While a virtual environment can make everything more accessible to students no matter where they are, the reality is that there are still challenges, if infrastructure is not what it should be. Not only must students have internet access and some type of mobile device (which many do not have), but the instructor must also have sufficient access points and tools at their disposal.
As a dual-edged sword, one of the most significant challenges (as well as advantages) is engagement. While students are familiar with blended learning as a whole, they can also be less engaged because of their constant and consistent use of electronic devices. Also, it is worth considering that if students who learn a specific type of way are not taught in a way that engages them personally, the engagement gap is widened, not lessened. It becomes another responsibility of the instructor to ensure that students are not only "present", but are paying attention to and absorbing the material in front of them.
While it’s easy for students who are consistently online to get overloaded, the threat is even worse for teachers, many of whom are juggling hybrid schedules, twice as many classes, repetitive lessons, technological challenges, and more. For instructors who are going through any—or all—of these challenges, it is necessary to create systems and processes that streamline the work effort without losing student or parent involvement.
4. Lack of Support
Although remote learning can increase general accessibility, it’s important to remember that not all students learn well virtually. For those who have specialized learning programs or need additional support due to disabilities, or for those without parents at home to keep them on task, remote learning can be one more obstacle to getting a quality education. For this reason, it’s important that teachers know how their students learn and are able to make concessions or "check-in" with those students, to ensure they are staying on track.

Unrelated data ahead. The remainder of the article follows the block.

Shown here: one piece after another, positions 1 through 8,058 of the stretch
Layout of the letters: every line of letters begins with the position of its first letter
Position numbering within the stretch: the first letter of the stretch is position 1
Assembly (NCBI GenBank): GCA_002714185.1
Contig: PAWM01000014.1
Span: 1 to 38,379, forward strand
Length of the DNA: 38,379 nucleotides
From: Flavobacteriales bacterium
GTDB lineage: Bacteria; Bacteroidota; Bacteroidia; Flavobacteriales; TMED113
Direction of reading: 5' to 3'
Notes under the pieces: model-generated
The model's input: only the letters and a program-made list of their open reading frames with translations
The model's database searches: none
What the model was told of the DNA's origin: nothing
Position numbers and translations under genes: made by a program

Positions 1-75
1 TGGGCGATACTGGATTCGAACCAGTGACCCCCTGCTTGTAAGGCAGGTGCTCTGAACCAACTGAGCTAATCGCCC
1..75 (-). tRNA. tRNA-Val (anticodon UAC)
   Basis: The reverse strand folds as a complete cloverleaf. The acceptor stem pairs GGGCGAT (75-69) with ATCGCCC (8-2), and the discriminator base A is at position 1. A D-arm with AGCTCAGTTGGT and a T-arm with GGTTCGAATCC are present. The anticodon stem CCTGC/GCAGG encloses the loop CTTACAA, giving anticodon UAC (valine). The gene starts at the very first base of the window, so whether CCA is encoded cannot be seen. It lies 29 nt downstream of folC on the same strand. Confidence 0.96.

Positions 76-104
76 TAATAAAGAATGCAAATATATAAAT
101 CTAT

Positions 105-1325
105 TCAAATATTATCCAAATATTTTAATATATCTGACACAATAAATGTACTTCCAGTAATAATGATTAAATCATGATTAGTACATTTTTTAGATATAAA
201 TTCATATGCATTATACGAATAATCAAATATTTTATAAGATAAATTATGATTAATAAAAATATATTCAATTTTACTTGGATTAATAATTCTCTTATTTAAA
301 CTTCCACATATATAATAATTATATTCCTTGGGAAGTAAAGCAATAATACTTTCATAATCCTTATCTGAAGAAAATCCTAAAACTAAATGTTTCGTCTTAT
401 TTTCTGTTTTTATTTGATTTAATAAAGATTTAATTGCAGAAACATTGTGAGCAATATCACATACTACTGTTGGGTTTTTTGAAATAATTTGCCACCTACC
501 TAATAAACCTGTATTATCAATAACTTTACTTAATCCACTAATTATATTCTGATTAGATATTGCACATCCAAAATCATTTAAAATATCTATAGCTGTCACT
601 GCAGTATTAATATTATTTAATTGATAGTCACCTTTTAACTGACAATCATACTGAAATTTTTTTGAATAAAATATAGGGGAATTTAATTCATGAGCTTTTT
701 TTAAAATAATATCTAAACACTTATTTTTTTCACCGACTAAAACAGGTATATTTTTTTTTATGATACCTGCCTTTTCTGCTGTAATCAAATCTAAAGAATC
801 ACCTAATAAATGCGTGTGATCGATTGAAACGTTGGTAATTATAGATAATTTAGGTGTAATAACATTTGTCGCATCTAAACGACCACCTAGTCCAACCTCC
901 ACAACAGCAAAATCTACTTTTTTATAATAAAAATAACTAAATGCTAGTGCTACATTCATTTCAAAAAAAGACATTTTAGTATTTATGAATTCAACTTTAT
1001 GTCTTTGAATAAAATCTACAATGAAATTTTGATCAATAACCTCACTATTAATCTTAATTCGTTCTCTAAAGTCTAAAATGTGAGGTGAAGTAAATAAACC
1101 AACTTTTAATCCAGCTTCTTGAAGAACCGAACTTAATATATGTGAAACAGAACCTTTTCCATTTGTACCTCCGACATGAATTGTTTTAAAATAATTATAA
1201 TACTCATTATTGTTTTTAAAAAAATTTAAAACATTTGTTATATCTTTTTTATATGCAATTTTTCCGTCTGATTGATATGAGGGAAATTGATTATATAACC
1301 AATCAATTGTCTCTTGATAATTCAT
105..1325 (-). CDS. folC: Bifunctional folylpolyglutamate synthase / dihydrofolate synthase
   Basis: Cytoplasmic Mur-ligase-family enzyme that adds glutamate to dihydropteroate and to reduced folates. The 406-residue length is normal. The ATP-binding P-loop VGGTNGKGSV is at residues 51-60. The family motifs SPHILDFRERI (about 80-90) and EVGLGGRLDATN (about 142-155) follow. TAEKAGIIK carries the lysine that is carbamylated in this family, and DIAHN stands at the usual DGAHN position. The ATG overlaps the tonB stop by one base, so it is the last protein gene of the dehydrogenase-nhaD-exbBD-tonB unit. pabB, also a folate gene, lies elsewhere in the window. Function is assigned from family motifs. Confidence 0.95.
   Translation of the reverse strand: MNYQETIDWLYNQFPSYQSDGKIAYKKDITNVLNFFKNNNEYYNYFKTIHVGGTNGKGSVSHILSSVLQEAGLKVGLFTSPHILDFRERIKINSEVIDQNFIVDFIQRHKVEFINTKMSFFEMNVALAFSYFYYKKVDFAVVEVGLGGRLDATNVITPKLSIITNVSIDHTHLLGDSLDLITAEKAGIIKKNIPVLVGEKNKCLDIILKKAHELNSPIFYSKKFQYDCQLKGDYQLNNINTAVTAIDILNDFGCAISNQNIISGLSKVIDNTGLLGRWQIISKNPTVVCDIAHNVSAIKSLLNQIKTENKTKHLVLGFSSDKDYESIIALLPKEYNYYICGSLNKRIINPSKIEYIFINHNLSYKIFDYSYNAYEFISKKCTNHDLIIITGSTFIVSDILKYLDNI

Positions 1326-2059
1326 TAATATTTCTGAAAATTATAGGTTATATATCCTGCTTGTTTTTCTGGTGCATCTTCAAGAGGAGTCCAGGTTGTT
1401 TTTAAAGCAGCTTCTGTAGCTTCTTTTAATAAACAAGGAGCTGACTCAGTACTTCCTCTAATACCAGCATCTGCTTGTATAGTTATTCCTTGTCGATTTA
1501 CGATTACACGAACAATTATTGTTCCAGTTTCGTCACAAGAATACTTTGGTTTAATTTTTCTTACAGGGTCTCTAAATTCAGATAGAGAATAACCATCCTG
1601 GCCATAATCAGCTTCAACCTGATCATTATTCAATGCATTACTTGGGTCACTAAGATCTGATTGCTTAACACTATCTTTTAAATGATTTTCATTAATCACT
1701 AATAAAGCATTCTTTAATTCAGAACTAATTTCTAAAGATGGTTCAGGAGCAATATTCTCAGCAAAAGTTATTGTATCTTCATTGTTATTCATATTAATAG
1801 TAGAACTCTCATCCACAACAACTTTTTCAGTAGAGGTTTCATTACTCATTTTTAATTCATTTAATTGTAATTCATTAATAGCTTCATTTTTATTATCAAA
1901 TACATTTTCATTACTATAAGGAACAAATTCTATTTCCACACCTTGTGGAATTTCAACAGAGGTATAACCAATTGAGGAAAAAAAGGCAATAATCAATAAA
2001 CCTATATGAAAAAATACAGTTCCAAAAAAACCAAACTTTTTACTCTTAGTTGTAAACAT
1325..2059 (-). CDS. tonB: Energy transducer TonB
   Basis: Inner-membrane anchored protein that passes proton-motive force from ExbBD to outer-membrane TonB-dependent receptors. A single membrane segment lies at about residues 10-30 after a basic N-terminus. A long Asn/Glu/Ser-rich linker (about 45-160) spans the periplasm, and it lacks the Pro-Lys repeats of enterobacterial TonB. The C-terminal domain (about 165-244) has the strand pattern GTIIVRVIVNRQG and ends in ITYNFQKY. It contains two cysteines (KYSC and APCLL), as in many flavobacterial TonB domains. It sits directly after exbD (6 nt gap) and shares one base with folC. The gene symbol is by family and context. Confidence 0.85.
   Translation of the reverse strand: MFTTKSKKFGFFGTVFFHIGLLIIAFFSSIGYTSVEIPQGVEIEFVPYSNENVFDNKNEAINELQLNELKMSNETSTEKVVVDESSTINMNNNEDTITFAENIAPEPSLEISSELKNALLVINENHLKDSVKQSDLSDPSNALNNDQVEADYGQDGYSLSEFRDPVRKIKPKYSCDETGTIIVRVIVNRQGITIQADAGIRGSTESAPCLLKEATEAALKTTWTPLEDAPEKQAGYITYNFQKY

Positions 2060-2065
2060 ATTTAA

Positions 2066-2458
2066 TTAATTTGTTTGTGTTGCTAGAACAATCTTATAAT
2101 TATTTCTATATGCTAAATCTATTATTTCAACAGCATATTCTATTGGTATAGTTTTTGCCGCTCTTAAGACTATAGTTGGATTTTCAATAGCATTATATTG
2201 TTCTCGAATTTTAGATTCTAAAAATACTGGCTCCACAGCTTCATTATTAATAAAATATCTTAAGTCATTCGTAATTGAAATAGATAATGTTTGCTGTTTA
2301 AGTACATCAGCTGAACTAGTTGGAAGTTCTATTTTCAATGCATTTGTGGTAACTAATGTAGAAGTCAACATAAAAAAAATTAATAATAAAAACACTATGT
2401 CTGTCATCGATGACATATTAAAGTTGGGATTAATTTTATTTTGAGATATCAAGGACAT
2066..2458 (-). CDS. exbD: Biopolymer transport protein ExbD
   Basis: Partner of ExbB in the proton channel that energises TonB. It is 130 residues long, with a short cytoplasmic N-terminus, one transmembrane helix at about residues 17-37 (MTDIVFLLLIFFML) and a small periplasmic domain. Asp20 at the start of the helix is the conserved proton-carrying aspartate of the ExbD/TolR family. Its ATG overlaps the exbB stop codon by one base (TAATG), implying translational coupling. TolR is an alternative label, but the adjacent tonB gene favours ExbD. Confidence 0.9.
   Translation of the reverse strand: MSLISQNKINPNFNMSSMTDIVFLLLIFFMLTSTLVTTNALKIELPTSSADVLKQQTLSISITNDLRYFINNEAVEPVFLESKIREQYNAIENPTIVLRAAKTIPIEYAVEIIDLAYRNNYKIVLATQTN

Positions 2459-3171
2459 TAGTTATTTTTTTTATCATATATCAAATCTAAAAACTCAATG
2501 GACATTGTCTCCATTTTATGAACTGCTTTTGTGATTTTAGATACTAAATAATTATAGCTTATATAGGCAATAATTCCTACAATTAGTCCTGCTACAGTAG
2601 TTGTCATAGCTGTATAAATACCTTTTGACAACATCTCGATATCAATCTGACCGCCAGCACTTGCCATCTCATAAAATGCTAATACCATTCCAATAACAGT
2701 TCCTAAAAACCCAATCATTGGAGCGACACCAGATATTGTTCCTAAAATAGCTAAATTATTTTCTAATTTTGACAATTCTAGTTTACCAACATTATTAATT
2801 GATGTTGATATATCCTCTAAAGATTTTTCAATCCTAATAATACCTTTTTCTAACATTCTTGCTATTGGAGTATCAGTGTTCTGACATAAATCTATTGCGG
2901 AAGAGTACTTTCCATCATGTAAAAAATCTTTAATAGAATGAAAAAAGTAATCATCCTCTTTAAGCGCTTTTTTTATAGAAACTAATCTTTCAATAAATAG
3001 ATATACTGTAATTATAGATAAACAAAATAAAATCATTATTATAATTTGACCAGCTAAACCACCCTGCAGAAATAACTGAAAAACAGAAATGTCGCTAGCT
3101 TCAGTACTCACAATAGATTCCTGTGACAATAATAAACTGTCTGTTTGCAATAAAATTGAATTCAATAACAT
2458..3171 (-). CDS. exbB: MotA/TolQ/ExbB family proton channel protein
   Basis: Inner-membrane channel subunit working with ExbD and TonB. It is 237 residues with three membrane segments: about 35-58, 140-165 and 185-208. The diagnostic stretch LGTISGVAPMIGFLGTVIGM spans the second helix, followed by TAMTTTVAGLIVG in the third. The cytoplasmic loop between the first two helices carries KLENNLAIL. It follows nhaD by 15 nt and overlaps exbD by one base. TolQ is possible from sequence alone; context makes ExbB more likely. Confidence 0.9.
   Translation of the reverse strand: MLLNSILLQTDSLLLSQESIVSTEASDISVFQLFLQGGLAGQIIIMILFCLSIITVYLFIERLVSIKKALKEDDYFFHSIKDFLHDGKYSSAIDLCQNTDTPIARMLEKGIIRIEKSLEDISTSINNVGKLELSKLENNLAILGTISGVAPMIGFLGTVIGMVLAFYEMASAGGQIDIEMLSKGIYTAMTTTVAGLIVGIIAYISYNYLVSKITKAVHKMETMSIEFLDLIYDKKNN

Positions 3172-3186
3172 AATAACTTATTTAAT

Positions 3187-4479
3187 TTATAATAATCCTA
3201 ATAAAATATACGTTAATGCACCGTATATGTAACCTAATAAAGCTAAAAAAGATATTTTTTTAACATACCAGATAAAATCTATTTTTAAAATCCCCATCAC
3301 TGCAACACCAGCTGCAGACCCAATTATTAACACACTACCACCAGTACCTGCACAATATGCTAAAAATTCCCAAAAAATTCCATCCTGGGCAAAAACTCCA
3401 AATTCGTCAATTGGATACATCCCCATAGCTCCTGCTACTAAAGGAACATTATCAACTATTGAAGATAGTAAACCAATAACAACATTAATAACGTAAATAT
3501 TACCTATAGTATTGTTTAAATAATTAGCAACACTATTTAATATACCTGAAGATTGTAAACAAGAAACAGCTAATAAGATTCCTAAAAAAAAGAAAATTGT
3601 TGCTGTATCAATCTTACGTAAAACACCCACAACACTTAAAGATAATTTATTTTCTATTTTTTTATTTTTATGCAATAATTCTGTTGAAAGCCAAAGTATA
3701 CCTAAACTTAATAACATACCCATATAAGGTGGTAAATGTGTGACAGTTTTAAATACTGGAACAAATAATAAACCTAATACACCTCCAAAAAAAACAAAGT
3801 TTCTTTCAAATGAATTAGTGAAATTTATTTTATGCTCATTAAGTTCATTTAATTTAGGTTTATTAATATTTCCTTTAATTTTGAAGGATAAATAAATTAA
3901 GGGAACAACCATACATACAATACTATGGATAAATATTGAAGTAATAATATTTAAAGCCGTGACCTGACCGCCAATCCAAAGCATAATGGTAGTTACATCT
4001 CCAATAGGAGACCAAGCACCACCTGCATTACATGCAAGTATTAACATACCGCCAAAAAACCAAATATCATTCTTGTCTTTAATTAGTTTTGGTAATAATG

Strategies for Blended Learning Success
Regardless of whether or not you see blended learning as a positive or negative, it is a method that, now it has been widely implemented and moderately successful, is like to stick around—even if only for snow days or makeup days. In any case, there are some strategies that instructors can put into place in order to increase their chances of success.
1. Clearly Communicate Expectations
One of the best things you can do to create an atmosphere of success is to clearly communicate expectations—with both your students and their parents. Even if it is a little additional work, and even if it must be repeated, this will ensure that everyone is aware of the measures you have put in place for a successful learning experience. That way, when engagement seems to be lagging or lessons aren’t being completed, you have a measure that was agreed upon by all parties to get everyone back on track.
2. Create Shared Lesson Plans
As part of this culture of communication, create lesson plans, calendars, and syllabi that are shared across your classroom—yes, even with parents—so there is no confusion about what the current focus is, or what is due when. Keep in mind that many parents who are juggling multiple students in multiple classes across grade levels may find it hard to keep up. The more you can help them stay organized, the more they can help you keep your class moving forward.